While Coarse was trying his best to find out the real killer of Barry Scott (and failing), Tammy sat alone in her cell, wondering what her fate would be. She had two and a half months to wait until the trial, which was a very long time. Still, she knew that she was going to get sent down anyway, unless Coarse saved her. Nobody else would listen to her, so Coarse was her only hope. She had thought about it herself, but she was too tired and focussed on surviving in prison, so she could not think about it in too much depth.
It was still her first official day of been in prison, and a guard opened the door to inform her that she was allowed out for one hour to exercise. This terrified her - having to face psychopaths, with barely anybody there to help you. She knew that she might as well have faced it sooner or later.
Tammy left the cell, and walked over to a scruffy looking table, where nobody was. She did not want to sit near anybody, and she hoped that nobody would bother to notice her. A woman approached her, and she looked rather violent.
"What are you in for, then?" she said, taking a seat.
"Murder", Tammy quietly replied.
"So you're a lifer then?" the woman asked in a rather friendly tone of voice.
"I'm waiting for my trial yet", Tammy said, rather frightened.
"Oh, right", replied the woman. "Well, it's not as bad as you think here. They're alright - we're on the nice wing, even though it's full of murderers".
"Are they really alright?" asked Tammy.
"Well, you are, aren't you? And I am, and I killed someone!"
The woman then proceeded to ask Tammy about the circumstances of Scott's death, although she purposely failed to mention the fact that she was a police officer - if she did, she would probably die.
"She was a police officer", a voice said, in the background.
Tammy froze for a second. She had no idea who said that. Then, she looked across the room, and the penny dropped: Libby was in the same wing as her. Libby. She was a psychotic serial killer who Tammy had arrested a couple of months before.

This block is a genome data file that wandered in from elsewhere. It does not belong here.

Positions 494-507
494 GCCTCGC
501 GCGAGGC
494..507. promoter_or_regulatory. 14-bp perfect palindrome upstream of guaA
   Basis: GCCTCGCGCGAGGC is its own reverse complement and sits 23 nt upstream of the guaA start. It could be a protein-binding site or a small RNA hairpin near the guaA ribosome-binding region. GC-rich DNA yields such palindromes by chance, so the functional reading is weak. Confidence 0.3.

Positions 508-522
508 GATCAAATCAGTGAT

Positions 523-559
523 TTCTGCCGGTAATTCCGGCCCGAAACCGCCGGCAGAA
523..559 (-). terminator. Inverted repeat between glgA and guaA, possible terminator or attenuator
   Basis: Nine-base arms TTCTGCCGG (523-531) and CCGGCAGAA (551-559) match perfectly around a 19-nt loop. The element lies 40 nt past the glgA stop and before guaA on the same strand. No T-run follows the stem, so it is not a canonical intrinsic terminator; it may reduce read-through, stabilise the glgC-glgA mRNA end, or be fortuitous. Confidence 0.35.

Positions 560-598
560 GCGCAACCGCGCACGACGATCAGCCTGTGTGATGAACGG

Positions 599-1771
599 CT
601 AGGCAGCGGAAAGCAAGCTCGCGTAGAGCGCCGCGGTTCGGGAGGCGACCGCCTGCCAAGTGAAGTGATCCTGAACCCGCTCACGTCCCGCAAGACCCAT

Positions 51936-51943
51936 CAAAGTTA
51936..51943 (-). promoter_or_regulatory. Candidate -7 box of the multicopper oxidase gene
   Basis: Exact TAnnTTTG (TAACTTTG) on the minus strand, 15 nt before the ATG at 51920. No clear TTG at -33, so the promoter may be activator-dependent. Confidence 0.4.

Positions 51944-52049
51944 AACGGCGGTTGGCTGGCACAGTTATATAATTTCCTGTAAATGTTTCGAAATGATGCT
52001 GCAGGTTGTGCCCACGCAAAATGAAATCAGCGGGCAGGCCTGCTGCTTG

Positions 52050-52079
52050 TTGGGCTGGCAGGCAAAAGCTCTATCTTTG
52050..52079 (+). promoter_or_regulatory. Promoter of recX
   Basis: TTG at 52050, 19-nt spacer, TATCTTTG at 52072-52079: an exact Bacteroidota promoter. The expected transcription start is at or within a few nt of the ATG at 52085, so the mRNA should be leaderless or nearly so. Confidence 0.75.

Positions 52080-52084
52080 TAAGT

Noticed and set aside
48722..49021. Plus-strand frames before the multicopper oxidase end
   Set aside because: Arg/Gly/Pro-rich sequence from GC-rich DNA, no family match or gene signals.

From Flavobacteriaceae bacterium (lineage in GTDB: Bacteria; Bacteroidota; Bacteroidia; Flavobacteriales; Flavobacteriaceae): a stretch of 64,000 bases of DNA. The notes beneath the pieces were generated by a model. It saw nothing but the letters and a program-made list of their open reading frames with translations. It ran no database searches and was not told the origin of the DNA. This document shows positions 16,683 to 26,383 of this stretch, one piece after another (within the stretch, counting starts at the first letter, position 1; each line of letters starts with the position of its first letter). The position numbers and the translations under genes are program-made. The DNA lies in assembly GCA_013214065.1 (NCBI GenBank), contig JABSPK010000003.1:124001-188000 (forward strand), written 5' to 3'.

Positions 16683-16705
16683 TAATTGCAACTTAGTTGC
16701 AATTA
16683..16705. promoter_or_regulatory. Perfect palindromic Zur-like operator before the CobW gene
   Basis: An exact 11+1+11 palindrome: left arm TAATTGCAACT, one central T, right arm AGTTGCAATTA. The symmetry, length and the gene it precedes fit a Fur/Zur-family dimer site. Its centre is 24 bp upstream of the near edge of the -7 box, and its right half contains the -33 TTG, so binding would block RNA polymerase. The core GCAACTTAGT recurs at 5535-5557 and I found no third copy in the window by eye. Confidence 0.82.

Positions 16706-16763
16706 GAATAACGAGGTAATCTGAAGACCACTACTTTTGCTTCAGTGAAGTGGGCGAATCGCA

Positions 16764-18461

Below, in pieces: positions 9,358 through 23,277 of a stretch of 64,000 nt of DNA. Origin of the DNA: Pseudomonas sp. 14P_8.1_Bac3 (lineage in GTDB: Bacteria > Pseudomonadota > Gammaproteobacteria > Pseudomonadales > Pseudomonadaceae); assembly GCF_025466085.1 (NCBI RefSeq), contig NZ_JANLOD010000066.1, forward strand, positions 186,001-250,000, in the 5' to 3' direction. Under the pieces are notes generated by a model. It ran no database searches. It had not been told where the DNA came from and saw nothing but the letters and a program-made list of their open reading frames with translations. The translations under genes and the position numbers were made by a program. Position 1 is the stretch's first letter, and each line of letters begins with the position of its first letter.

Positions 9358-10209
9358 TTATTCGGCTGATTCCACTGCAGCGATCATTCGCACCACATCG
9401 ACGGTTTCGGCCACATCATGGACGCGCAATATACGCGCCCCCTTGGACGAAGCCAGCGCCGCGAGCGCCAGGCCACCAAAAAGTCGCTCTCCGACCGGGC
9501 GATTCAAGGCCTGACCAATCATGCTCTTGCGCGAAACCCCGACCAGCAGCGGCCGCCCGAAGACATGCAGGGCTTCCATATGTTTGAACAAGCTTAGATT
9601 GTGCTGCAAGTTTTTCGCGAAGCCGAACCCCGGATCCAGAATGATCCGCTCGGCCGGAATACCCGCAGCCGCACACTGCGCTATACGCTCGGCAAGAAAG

"She was the one who got me arrested for the murders!" screamed Libby, "if it wasn't for her, then I wouldn't be here!"
"You what?!" screamed the seemingly nice woman who had conversed with Tammy.
"I don't know what she's talking about", cried Tammy, desperately, "she's crazy!"
"I'm not!" cried Libby, "I told you, Laura, about the one who had me arrested. Her name was Tammy Williams, who was a young woman!"
"She did", replied Laura.
Several large woman circled around Tammy. There was no hope for her. One of them jumped on her, and the rest followed. The rest was blank, but Tammy remembered been pulled out of the pile of women by one of the guards. She was then escorted to another quiet room, where she was left in there.
Later that day, at dinner time, Tammy was allowed out again, but she was allowed to eat separately from the others, given the circumstances. She could still see the women who attacked her through the bars, though, including Libby. Then, Libby made a surprising move: she approached Tammy.
"How've you been?" asked Libby.
"How do you think?" Tammy replied, "and why do you even want to talk to me?"
"Because I have nobody else to talk to. Deep down, I really admire you for what you did. I am now starting to realise that what I did was wrong. I've had time to think about it. I was...still am crazy. I appreciate the fact that you want to do good for the community".
"Well", Tammy begun, rather lost for words, "what you have to say does not really interest me right now, because I have other priorities".
"I was a vet, you know", said Libby. "Can't you see, Tammy? We are similair!"
"But I didn't kill anyone!" Tammy protested.
"That's what they all say", said Libby. "You did, really".
"Are you wearing a wire?" asked a suspicious Tammy.
"No", replied Libby, "and I'm not trying to get you to confess. The point is, we need each other in a place. Now that the truth about you has come out, you have no way of going back. You are going to be tortured. You will suffer for the rest of our life. It's happening to me, now. I don't want to come out of my cell because a big gang of them usually bully me. I hate my life so much and I would do anything to kill myself, but they have me on suicide watch. I can't cope in here, and the same thing will happen to you. So, why don't we just talk to each other about our problems, and we might get somewhere - who knows?"
What Libby said frightened Tammy - was this the end for her? Was she going to suffer non-stop?
"You got what you deserved", Tammy argued, "and you might then truly realise that what you did was wrong!"
Tammy then got up and returned to her cell, more determined than ever to get out of the place.